Providing three assists to Thomas Müller, Arjen Robben and Robert Lewandowski’s goals in his very first assignment of the role as Bayern battered Mainz 4-0, so clearly elucidated his transitional ease to implementing his newly-designated duties with commanding precision. Later that season, Kimmich exhibited that he could control games at the very highest level. He scored a goal in both legs of Bayern’s Champions League semi-final tie against the might of Real Madrid, but despite Real’s progression to the final, Kimmich had largely bossed one of the best midfields in the world. The following season Kimmich played every single minute in all 34 matches in the Bundesliga, as well as providing the assist for Kingsley Coman’s winner against PSG in the Champions League final.
On the topic of Kimmich’s remarkable adaptability, he has also been described as a “veritable Swiss Army knife,” citing Guardiola’s genius conversion of him into a player that is unquestionably elite in more than one position. How many players in the world are able to display genuine mastery of least two different positions? Kimmich has additionally developed his trademark picking up of the ball in front of the defence, before chipping the ball over the top of the opponent’s block. No other six in the world is quite like him.
Whilst this all paints the picture of a player rapidly ascending towards legendary status, the story at international level appears a little different. One of the few Germany players who has played in a relatively disappointing era, there remains much to be achieved when it comes to the international side of the game. Although Kimmich reached the semi-finals of his first Euros in 2016, the two tournaments that followed were to be some of Germany’s worst-ever. A group stage exit at the World Cup in 2018 and a subsequent Round of 16 defeat at Euro 2020, this is a huge World Cup for Kimmich and Germany.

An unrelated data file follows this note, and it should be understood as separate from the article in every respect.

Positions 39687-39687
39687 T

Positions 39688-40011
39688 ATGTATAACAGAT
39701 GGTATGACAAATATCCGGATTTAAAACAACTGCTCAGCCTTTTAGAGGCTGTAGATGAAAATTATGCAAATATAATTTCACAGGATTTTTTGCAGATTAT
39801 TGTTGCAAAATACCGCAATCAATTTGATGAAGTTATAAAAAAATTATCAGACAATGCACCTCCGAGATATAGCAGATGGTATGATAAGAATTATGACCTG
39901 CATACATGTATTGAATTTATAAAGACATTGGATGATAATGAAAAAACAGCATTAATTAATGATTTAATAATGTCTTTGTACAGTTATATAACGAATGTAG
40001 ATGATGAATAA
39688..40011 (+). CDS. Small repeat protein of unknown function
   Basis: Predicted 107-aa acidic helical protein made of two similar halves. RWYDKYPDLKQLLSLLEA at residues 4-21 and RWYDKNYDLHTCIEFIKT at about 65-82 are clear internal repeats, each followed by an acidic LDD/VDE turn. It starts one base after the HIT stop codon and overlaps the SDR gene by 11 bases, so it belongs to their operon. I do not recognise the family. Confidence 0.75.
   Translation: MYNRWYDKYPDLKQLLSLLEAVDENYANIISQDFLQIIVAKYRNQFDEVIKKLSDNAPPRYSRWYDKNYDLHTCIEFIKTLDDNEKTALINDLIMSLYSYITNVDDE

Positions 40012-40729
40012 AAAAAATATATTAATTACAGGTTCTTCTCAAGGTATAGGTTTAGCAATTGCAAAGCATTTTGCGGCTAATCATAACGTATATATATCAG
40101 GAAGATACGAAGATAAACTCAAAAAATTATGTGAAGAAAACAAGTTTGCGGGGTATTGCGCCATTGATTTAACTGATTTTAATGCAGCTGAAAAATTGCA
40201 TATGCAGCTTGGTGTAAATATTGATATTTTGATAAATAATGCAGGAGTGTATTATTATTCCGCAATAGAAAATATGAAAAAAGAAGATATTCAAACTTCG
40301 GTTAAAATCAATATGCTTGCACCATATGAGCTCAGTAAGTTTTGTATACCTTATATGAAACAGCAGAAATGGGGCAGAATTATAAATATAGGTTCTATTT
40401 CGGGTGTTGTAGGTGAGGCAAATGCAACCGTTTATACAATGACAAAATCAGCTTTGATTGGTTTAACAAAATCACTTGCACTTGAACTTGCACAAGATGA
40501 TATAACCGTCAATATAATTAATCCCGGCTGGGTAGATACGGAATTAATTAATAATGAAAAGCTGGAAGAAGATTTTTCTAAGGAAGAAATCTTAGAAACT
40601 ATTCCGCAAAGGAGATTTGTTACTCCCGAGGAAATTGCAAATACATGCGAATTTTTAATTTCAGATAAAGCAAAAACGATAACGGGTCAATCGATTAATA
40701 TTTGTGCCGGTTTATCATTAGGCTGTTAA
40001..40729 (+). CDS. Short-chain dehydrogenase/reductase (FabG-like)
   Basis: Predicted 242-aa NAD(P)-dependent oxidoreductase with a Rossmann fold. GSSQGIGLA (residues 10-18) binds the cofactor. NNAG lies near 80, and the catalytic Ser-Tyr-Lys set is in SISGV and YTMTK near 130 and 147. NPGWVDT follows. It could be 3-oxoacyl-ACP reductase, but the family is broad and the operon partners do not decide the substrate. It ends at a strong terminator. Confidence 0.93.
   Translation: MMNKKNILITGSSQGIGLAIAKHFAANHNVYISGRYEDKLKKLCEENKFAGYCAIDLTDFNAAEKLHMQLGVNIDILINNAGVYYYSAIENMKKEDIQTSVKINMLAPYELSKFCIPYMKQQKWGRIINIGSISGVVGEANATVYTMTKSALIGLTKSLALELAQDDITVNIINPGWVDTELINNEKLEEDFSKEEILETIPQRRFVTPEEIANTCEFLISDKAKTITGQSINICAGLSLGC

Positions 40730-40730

Nobody quite knows the true extent of Germany’s chances at this winter’s tournament, with some predicting a deep run into the latter knockout stages, with others foreseeing yet another disappointing jaunt. But with Hansi Flick in charge, Germany have a genuine chance. Flick understands the importance of Kimmich to his side, and the reality is that Germany simply cannot entertain the idea of winning the World Cup without him. He is the heartbeat of the side. Every great team requires a great deep-lying playmaker, someone who can firmly control the rhythm and tempo of the game. A player with such ability gives you an incredible advantage over teams significantly worse, whilst making sure you can at least compete against the very best.
It’s likely that Kimmich will be paired with Manchester City’s İlkay Gündoğan in a midfield two as part of Flick’s tried and tested 4-2-3-1 formation. Having exquisitely impressed as a dynamic duo in Nations League fixtures and international friendlies, truth be told, that is a midfield that possesses pretty much everything. Pace, power, dynamism, and technical quality in abundance, the two complement each other incredibly well. Gündoğan often instinctively bombs forward a little further, offering himself as a talented goal scoring player with late but perfectly timed runs into the box. Their seemingly telepathic relationship means that whenever such an act is displayed, Kimmich can drop back a little deeper and protect the space vacated by Gündoğan as a means of ensuring that the back four is protected. Both are gloriously comfortable on the ball, with Kimmich the deep-lying playmaker, openly willing to slip the knife through the opposition at any unbeknownst point. Germany’s best performances to date under Flick, against the likes of Italy and England, have come with those two players sitting at the base of the midfield.
If Kimmich is to truly put himself amongst the greats, perhaps international tournament success is required. You can be sure that the Bayern man firmly belongs to the current crop of elite players on an individual level, but the time has now come to deliver a real statement on the international stage.
GGFN | James Westmacott